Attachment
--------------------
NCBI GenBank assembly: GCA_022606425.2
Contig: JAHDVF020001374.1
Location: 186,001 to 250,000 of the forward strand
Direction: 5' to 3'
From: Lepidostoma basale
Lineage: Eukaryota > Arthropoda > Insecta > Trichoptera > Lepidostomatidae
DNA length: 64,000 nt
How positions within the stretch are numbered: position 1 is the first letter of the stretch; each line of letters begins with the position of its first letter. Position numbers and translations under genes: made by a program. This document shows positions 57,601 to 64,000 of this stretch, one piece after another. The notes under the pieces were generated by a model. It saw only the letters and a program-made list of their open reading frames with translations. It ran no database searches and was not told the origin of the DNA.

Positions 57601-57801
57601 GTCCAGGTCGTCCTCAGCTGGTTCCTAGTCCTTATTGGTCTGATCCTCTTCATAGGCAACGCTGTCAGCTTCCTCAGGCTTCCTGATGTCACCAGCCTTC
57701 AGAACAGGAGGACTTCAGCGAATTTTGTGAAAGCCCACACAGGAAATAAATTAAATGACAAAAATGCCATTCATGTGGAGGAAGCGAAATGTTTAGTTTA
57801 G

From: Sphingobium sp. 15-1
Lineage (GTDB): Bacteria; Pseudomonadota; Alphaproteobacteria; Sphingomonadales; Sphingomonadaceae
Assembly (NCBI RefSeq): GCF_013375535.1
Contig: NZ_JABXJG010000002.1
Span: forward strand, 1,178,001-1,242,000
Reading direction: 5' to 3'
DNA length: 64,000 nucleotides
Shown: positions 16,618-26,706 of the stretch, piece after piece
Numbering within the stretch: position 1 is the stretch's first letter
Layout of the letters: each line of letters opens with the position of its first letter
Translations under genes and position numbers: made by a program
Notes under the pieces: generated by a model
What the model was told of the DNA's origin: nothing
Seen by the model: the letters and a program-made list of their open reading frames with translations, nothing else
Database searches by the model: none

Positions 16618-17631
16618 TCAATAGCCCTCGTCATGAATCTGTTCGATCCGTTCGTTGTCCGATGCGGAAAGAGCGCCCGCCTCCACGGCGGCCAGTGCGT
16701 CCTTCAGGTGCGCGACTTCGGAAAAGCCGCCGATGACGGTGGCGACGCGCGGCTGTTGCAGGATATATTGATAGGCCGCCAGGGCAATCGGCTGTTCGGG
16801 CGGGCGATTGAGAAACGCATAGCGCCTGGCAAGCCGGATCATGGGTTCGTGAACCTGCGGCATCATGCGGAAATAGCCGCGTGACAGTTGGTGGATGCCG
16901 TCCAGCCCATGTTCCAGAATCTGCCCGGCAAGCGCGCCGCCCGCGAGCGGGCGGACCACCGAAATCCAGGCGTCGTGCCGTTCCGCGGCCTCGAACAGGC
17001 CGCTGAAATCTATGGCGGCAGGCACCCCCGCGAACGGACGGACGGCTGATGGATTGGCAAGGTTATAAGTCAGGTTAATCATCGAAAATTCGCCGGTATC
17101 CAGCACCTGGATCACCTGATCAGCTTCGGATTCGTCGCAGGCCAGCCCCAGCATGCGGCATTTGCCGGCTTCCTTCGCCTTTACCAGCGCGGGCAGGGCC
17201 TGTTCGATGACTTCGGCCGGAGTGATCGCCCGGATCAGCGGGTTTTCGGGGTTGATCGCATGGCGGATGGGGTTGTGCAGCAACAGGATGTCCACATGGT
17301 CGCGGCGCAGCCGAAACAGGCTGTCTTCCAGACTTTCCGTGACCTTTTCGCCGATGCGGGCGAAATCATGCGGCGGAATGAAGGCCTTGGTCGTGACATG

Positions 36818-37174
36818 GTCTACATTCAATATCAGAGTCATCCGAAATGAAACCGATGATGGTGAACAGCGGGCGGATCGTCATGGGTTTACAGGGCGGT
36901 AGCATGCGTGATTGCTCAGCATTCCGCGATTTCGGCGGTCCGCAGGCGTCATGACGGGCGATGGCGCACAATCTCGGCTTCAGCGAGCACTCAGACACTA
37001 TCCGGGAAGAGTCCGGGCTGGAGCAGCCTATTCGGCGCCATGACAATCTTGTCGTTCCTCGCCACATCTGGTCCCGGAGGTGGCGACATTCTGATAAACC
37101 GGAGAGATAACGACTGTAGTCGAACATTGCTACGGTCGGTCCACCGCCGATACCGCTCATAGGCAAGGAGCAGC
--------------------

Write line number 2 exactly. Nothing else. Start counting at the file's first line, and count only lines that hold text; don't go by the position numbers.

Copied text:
Contig: JAHDVF020001374.1